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reversal film and spot meters


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#1 Daniel Madsen

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Posted 07 March 2007 - 04:59 PM

Spot meters it seems provide the clearest results when using negative film. There are ten zones and more or less 10 stops of latitude with negative film, so a spot meter is giving you the f-stop necessary to render your ?target? grey, zone five. What about w/ reversal with a much higher contrast and latitude? Can you rely on your meter to give you a zone 3, 4 or even an image?
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#2 Michael Nash

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Posted 07 March 2007 - 06:13 PM

The correlation between spot meter readings and "zones" reproduced on a print or telecine transfer is highly variable. Not all negative stocks have the same characteristic curve, nor do all print stocks. You really have to test the stock and finish format together to be sure what you're getting.

It is true though that reversal films have a much steeper characteristic curve than negative films. It's been a long time since I shot reversal but I wouldn't expect much more than two stops of over- or under-exposure before you would lose detail in midtones. But again, you'd have to test the stock and finish format to be sure.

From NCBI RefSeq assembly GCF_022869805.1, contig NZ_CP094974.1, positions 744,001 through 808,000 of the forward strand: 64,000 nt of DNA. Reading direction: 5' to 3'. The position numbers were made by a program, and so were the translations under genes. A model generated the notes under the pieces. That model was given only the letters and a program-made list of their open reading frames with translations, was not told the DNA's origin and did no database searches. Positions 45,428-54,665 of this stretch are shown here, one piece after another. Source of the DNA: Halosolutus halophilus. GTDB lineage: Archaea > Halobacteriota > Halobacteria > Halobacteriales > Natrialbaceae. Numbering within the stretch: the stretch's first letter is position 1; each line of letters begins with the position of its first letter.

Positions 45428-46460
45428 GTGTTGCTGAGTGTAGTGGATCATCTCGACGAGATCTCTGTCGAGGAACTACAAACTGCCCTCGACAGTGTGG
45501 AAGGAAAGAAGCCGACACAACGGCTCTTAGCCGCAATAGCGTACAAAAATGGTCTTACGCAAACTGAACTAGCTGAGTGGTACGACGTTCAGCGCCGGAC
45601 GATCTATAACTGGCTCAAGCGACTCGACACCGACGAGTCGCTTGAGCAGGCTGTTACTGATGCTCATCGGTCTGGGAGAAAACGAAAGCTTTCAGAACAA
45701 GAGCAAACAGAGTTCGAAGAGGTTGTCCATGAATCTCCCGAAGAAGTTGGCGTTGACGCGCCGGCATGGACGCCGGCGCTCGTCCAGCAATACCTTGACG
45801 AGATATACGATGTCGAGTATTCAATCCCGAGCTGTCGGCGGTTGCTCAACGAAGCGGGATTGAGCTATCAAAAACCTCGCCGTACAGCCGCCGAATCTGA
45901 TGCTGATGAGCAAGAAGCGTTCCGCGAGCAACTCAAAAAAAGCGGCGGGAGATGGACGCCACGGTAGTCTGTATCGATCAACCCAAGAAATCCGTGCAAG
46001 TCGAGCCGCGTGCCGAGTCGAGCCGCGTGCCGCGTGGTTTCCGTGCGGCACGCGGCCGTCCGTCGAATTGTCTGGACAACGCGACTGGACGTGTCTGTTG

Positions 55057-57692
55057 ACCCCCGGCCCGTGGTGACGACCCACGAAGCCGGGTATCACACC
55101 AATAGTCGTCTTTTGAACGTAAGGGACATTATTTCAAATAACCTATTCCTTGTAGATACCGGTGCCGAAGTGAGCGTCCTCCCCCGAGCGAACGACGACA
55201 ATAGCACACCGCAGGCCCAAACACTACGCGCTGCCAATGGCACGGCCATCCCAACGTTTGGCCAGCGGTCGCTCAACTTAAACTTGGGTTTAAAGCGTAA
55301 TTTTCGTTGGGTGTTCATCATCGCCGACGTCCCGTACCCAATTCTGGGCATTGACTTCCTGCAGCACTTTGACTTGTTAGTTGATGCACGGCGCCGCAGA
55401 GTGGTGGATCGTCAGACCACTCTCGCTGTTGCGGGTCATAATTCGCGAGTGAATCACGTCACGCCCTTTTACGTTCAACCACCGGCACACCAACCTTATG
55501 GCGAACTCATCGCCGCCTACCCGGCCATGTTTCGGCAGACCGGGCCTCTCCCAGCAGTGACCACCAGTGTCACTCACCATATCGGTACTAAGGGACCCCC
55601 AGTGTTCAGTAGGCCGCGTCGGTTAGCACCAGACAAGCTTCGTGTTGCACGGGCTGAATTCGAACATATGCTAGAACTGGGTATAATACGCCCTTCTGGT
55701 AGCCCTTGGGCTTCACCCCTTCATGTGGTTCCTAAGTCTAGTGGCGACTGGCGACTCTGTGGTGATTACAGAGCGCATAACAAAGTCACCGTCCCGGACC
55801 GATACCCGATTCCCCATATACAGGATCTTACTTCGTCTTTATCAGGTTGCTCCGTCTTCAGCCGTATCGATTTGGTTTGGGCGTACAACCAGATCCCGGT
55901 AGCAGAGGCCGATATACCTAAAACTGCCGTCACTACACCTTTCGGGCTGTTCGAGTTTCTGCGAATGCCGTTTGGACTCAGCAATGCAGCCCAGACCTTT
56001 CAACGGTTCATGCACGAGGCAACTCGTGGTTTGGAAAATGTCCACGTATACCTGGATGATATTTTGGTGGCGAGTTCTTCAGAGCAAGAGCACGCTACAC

In practice it is a good idea to know the limits of the stock you're using, as well as the shoulder and toe characteristics of that stock. Since many films "roll off" highlights and shadows differently, it's helpful to know how the film will respond to detail that's close to the limit, but not completely lost.
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#3 Tony Brown

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Posted 07 March 2007 - 06:53 PM

Mid tone is mid tone. What looks good looks good. Dont get hung up on numbers. The arguments for shooting on revesal are 95% BS in my opinion.
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Rig Wheels Passport

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Visual Products

Willys Widgets

Paralinx LLC

Technodolly

Media Blackout - Custom Cables and AKS

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